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Fibroproliferative Invasive Fibroblasts in Idiopathic Pulmonary Fibrosis

Periodic Reporting for period 1 - FIBROSIS (Fibroproliferative Invasive Fibroblasts in Idiopathic Pulmonary Fibrosis)

Reporting period: 2018-09-03 to 2020-09-02

Idiopathic pulmonary fibrosis (IPF) is a chronic lung disease that kills more people each year than most cancers. Scarring occurs in IPF patients' lungs as the disease progresses make it increasingly difficult to breath and carry out normal tasks. There are limited therapies for patients with IPF and none that can cure the disease fully. This makes IPF an important disease to research.

In a healthy lung, epithelial cells line the surfaces in contact with the air and a cell type called a fibroblast make the glue and creates the scaffolding, composed of extracellular matrix (ECM) proteins, for other cells. In IPF patients it is believed that the airway lining cells become injured. For an unknown reason the normal repair response, led by fibroblasts, becomes dysfunctional. Instead of a neat repair to the damaged area the fibroblasts become highly active, increase in number, and produce large amounts of ECM glue and scaffolding leading to the spread of thick and stiff scar tissue. This scarring makes it difficult for the lung to function normally and can ultimately be fatal. Lung scarring can occur in other lung diseases like Systemic Sclerosis, and most recently in some patients recovering from COVID-19 infection.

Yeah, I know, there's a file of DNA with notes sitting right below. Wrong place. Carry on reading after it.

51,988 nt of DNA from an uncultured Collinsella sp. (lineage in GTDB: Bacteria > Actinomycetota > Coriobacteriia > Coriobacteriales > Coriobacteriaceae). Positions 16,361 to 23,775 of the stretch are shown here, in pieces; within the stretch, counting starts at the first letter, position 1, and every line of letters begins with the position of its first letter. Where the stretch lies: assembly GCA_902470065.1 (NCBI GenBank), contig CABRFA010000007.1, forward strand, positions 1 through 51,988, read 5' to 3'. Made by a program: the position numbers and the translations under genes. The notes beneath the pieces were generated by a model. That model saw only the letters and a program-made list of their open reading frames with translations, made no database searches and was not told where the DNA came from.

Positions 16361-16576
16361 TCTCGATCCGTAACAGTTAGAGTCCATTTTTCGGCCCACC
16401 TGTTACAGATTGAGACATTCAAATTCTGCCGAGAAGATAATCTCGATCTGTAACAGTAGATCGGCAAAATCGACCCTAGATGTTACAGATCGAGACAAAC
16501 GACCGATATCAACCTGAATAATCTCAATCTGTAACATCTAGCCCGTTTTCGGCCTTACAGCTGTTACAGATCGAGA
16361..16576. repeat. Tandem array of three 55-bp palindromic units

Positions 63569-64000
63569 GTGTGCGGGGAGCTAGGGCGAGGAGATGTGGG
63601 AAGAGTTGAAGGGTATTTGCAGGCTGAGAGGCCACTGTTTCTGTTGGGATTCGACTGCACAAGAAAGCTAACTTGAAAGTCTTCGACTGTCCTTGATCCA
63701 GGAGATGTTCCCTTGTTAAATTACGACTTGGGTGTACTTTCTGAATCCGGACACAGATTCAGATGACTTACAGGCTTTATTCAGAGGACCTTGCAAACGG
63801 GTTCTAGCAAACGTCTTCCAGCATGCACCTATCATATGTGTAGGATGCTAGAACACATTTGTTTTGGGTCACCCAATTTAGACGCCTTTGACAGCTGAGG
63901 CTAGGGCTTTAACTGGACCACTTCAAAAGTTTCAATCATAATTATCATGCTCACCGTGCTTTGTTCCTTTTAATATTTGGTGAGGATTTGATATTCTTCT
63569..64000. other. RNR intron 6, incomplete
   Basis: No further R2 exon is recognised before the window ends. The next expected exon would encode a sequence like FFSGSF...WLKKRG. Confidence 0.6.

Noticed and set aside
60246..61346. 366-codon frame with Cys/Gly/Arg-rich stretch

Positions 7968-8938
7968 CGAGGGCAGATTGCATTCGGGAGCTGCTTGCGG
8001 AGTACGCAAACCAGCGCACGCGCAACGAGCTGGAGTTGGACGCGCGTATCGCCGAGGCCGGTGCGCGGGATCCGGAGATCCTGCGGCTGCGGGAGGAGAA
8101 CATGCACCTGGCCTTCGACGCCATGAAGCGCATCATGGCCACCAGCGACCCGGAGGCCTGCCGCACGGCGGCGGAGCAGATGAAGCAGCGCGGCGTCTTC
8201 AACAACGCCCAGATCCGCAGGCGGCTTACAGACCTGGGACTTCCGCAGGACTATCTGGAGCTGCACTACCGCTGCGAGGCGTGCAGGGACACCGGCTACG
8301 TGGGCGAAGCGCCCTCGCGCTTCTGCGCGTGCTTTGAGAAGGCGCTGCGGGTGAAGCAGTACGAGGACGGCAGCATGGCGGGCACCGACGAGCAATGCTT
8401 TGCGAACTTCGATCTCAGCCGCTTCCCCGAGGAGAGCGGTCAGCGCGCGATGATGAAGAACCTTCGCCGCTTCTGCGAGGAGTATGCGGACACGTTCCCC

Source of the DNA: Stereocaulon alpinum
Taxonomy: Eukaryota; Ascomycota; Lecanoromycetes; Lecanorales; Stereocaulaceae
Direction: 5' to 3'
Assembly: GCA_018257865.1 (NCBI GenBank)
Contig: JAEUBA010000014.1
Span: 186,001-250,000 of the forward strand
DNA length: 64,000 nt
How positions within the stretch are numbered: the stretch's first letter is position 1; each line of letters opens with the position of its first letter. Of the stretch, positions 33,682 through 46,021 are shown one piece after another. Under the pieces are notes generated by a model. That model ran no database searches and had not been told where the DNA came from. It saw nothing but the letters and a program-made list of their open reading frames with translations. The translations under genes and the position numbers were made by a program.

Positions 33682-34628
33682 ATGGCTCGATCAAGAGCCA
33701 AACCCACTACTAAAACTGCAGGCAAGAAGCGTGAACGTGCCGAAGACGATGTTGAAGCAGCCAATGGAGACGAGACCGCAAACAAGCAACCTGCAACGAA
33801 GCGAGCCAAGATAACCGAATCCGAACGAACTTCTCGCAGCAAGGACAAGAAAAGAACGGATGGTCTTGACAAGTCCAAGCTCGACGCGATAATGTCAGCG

To understand why the normal repair process goes wrong and results in progressive scarring of the lung in diseases like IPF we must first understand the cells involved. The latest research suggests that many types of the key repair cell type, fibroblasts, exist in our lungs. Studying this fibroblasts and how they contribute to scarring will benefits not just patients with IPF but also patients with others conditions in which scarring occurs. This project tackled the question of whether specific fibroblast sub-types might be more involved in the abnormal repair process than others and examined the role of key, known, fibroblast sub-types.

The objectives of this project were:
(1) Study the characteristics, genetics and behavior of key fibroblast sub-types to identify ways in which they contribute to disease.
(2) Use the very latest technologies to definitively identify the different fibroblast sub-types in the lung.
(3) Study disease models of lung scarring to try and understand what fibroblast sub-type, if any, is the major driver of disease and lung tissue damage.
Objective 1: In experimental models some fibroblasts have the ability to move through scar tissue to sites of injury and appear to be a major producers of ECM glue and scaffolding that creates scar tissue in a diseased lung. These fibroblasts were called invasive fibroblasts and may be centrally involved in the scarring process. We used advanced technologies to investigate the genes, information carrying copies of specific pieces of DNA, expressed by these fibroblasts. We identified markers with which to definitively identify invasive fibroblasts in the mouse and human lung. This allowed us to collect these specific cells for further study. In experimental models, fibroblasts collected from animal models of disease using these new markers behaved like invasive fibroblasts; migrating through scar mimicking matrix. This suggests we had successfully found new ways to isolate this cell type. Fibroblasts isolated from IPF patient lung tissue using the novel markers were added to the lungs of an experimental mouse model. They caused much greater scarring than control fibroblasts that did not express these cell surface markers. Therapeutic interventions to block signalling pathways we had identified reduced the ability of these fibroblasts to migrate, invade, and create scar tissue.